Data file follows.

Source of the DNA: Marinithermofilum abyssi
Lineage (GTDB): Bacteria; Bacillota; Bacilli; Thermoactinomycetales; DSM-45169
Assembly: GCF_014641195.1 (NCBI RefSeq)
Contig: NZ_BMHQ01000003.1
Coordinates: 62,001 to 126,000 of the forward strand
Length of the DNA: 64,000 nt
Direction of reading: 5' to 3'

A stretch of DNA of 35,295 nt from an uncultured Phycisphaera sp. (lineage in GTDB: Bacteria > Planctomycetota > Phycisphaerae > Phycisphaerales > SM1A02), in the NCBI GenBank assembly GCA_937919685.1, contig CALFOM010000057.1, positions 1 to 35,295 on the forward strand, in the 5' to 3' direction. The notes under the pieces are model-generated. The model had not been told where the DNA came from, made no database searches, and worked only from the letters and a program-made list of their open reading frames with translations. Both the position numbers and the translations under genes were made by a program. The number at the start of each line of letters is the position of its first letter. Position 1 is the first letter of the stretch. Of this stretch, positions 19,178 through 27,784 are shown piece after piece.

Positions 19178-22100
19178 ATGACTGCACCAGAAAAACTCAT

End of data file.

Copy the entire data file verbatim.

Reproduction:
Source of the DNA: Marinithermofilum abyssi
Lineage (GTDB): Bacteria; Bacillota; Bacilli; Thermoactinomycetales; DSM-45169
Assembly: GCF_014641195.1 (NCBI RefSeq)
Contig: NZ_BMHQ01000003.1
Coordinates: 62,001 to 126,000 of the forward strand
Length of the DNA: 64,000 nt
Direction of reading: 5' to 3'

A stretch of DNA of 35,295 nt from an uncultured Phycisphaera sp. (lineage in GTDB: Bacteria > Planctomycetota > Phycisphaerae > Phycisphaerales > SM1A02), in the NCBI GenBank assembly GCA_937919685.1, contig CALFOM010000057.1, positions 1 to 35,295 on the forward strand, in the 5' to 3' direction. The notes under the pieces are model-generated. The model had not been told where the DNA came from, made no database searches, and worked only from the letters and a program-made list of their open reading frames with translations. Both the position numbers and the translations under genes were made by a program. The number at the start of each line of letters is the position of its first letter. Position 1 is the first letter of the stretch. Of this stretch, positions 19,178 through 27,784 are shown piece after piece.

Positions 19178-22100
19178 ATGACTGCACCAGAAAAACTCAT